All courts, legislative bodies like Congress, and government administrative or rulemaking bodies have the inherent power to punish disobedience of their orders. This authority is called the “contempt power.” The reasoning behind this is that the power to summarily jail and/or fine people and entities that appear before the court is necessary to maintain order in, and obedience to, the criminal and civil legal systems. This means any person or entity, including lawyers, who fails to follow a court’s or agency’s order may risk being held in contempt for defiance of the order. This can range from an individual, to a state hospital system, or even an entire United States Attorney’s Office.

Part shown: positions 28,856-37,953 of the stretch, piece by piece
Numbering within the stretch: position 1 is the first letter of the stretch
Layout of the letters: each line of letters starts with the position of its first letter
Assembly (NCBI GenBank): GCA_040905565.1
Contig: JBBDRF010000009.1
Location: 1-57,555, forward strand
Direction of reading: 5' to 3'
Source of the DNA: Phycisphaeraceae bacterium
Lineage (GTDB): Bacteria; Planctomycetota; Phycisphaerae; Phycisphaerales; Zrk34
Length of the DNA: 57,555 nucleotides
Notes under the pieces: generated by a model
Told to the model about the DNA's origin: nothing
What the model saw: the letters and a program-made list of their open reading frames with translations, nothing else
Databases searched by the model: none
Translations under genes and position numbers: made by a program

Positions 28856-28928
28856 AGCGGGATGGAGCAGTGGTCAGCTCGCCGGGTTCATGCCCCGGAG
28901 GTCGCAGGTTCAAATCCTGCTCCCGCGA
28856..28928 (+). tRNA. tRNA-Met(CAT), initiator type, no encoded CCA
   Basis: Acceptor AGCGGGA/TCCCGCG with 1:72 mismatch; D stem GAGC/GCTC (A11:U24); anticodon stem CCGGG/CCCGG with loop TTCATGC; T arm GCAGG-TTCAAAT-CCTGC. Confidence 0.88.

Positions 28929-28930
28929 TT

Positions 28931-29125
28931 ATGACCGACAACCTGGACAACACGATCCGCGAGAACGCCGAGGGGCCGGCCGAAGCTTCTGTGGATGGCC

We are sharing this information not to create fear about the extent of the judicial contempt power, which statistically is rare, but instead to simply inform people of the possible circumstances and consequences of failing to follow a government entity’s order. The contempt power, as well as the rights and procedures required to hold someone in contempt, vary depending on where the court is (jurisdiction), and that court’s specific rules of procedure. Each state court may have it’s own rules and laws, and the federal courts have a different set of laws and rules governing the use and procedures available to a Judge who threatens contempt of court (refusal to obey a court order). You could see an example of this variation by comparing Colo. R. Civ. P. 107 (Remedial & Punitive Sanctions for Contempt) with Va. Code § 18.2-456 (Summary Criminal Contempt Powers). In contempt of court, much of the power or discretion rests with the individual judge and how they see fit to exert their power as a judicial officer within the rules and procedures established for valid discretionary exercise of the contempt power. What this means for those facing charges of contempt is that the judge has an incredible amount of choice regarding when and how they do or do not wield this power.